Red dye injected - do not buy!!!
Collected in south eastern Peru
Female carrying eggs in pelvic fin
Female about to lay eggs on glass
Wild-caught from Suriname river
Wild caught from the type locality, Trinidad
Female leaving eggs laid on glass
Trinidad wild caught
Close-up of head
Showing barbel loss
|Cat-eLog Data Sheet|
|Scientific Name||Corydoras aeneus (Gill, 1858)|
|Common Names||Bronze Cory
Albino Cory, Bronze Catfish, Bronze Corydoras, Kobberpansermalle (Denmark), Metallpansarmal (Sweden), Panzerwels (Germany)
|Type Locality||Trinidad Island, West Indies.|
|Synonym(s)||Callichthys aeneus, Corydoras macrosteus, Corydoras microps, Hoplosoma aeneum|
|Pronunciation||Kory DOOR ass - ah NAY uss|
|Etymology||Cory = helmet, doras = skin. In this case it was incorrectly used to mean armour (cuirasse) instead of skin in allusion to the dual rows of plates that run along the flanks of this genus. Latin aeneus, brazen, of copper.|
- CotM 2001 December
|Size||75mm or 3" SL. Find near, nearer or same sized spp.|
|Identification||Corydoras are identified by their twin rows of armour plates along the flanks and by having fewer than 10 dorsal fin rays. They are most commonly confused with the other genera in the sub-family, namely Brochis, Scleromystax and Aspidoras.
A very variable species. See catfish of the month link below.
Occasionally confused with Brochis spp. but can be distinguished fairly easily by the number of rays and shape of dorsal fin - Corydoras have less than ten rays, Brochis have ten or more rays.
|Sexing||Males are smaller (up to 65mm) and slimmer. Females grow larger and are much wider which can most easily be observed from above.|
|Distribution||Tropical South America
Amazon (click on these areas to find other species found there)
La Plata, Paraná, Paraguay (click on these areas to find other species found there)
La Plata, Paraná (click on these areas to find other species found there)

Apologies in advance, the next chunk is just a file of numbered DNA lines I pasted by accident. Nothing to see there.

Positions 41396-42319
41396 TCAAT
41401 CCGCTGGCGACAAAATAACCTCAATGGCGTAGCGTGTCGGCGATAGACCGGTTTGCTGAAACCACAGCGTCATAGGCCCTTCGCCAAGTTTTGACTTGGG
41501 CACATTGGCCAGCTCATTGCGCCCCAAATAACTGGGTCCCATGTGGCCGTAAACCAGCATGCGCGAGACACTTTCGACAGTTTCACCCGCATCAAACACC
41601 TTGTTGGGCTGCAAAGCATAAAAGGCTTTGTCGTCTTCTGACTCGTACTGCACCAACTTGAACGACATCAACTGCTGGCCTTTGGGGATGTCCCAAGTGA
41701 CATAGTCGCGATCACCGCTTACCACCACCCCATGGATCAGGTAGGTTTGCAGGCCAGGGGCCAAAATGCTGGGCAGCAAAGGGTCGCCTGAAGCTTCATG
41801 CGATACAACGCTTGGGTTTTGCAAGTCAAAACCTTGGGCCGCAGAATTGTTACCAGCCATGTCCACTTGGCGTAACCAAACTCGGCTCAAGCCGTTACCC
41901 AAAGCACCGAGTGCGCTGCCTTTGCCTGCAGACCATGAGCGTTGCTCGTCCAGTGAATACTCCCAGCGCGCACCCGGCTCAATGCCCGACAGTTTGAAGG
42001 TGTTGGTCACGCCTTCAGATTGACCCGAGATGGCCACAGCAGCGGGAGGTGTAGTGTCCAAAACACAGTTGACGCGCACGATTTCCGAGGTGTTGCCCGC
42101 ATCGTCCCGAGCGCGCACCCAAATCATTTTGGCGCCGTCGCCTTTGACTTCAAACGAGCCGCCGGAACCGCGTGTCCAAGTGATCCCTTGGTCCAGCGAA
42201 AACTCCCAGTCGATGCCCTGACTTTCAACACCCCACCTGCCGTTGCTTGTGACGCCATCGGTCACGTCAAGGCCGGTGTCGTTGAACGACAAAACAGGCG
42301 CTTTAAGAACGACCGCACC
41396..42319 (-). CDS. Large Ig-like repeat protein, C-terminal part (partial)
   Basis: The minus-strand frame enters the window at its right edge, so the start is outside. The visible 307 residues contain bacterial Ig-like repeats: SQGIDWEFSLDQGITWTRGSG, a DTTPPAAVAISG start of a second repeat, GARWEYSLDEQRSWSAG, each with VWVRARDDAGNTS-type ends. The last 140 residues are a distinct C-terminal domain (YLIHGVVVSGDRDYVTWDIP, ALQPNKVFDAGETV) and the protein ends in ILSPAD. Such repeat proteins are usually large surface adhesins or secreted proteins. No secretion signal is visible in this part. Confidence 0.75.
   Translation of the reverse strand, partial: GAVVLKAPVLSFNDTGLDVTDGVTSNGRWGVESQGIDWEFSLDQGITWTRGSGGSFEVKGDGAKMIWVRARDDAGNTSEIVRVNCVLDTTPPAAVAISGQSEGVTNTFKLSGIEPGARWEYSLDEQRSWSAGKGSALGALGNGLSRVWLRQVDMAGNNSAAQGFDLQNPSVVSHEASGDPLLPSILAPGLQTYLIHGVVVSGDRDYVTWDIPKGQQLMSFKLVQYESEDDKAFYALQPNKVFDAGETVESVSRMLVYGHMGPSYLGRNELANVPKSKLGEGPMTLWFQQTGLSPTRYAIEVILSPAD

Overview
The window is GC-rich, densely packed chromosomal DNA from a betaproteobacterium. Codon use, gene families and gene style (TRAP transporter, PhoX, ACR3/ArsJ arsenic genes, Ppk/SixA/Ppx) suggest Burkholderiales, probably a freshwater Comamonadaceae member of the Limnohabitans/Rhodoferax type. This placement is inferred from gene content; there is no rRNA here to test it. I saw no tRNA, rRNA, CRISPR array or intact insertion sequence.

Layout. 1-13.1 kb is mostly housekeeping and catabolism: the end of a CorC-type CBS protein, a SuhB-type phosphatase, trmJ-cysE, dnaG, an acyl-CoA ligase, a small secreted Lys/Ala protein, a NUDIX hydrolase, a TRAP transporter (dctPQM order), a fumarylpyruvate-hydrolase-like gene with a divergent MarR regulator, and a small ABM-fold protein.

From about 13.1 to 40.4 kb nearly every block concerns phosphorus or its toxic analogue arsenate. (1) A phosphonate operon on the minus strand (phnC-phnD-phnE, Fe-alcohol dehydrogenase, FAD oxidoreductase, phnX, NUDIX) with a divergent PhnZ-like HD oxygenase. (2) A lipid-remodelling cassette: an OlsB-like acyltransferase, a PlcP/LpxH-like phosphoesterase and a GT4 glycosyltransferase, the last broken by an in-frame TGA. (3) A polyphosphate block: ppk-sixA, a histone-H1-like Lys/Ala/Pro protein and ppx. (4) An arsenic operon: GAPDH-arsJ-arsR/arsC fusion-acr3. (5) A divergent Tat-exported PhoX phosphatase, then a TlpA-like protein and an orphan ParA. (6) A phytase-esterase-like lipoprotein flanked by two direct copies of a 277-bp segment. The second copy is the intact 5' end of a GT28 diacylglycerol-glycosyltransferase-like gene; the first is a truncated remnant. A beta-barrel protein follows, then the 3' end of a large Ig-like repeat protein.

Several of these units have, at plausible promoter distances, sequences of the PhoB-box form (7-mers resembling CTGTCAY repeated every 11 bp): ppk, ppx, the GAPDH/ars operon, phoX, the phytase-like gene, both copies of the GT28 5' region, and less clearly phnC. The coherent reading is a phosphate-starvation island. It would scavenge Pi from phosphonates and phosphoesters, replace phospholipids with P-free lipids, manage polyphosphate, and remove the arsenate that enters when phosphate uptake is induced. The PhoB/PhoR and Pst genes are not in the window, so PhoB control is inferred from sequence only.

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|pH||6.5 - 7.5|
|Temperature||21.0-27.0°C or 69.8-80.6°F (Show species within this range)|
|Other Parameters||Generally should be kept at a temperature of around 24°C, water current should not be fierce.|
|Feeding||All prepared and suitably sized live foods are taken.|
|Furniture||Shade provided by overhanging rock work, arching bogwood, tall or floating plants are all that is required. Ideally substrate should be sand, but rounded gravel is an imperfect alternative. Avoid keeping over rough edged (chipped) gravel, this will increase this risk of damage the fishes barbels when it tries to dig.|
|Compatibility||A perfect citizen.|
|Suggested Tankmates||Keep in a shoal of at least 6 individuals - ideal first catfish for a beginner's community aquarium.|
|Breeding||Easily accomplished with captive raised stock. Some colour varieties are more challenging than others. Given the presence of a suitably egg-laden female and a mature male or two, spawning can be triggered by a large, cool water change. Try changing 30-40% of the aquarium water (at 21°C) and bring the temperature down to 16°C. Do this slowly over an hour or two.The fish should respond by spawning in the classic 'T' formation method.
Here, using one of his pectoral fins, the male clamps the female to his side by her barbels and fertilizes a small batch of eggs held within the protective basket formed by her pelvic fins. The adhesive eggs are then placed on plants or aquarium walls and the process repeated. The eggs take 3-4 days to hatch. It is safe to leave well fed parents with the eggs, but some breeders prefer to remove the eggs, or indeed parents, to avoid any temptation of an easy snack.
For the first few days of their life, pre-soaked powdered flake food should be fed to the fry. After the first 3 or 4 days, newly hatched brineshrimp can also be sparingly used to bring on the fishes growth. As the fish grow more and more foods can be offered in line with the size of the developing juveniles. Adult colouration is reached in around nine weeks.
|Breeding Reports||There are 47 breeding reports, read them all here.|
|References||Annals of the Lyceum of Natural History of New York v. 6 (nos. 10-13)|
|Registered Keepers||Keeping this species? Why not .
There are 698 registered keepers, view all "my cats" data.
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|Spotters||Spotted this species somewhere? Click the binoculars!
There are 31 records of this fish being seen, view them all.
|More on Corydoras aeneus|
|Look up Corydoras aeneus on AquaticRepublic.com|
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|Last Update||2018 Dec 26 04:21 (species record created: 2001 Apr 19 00:00)|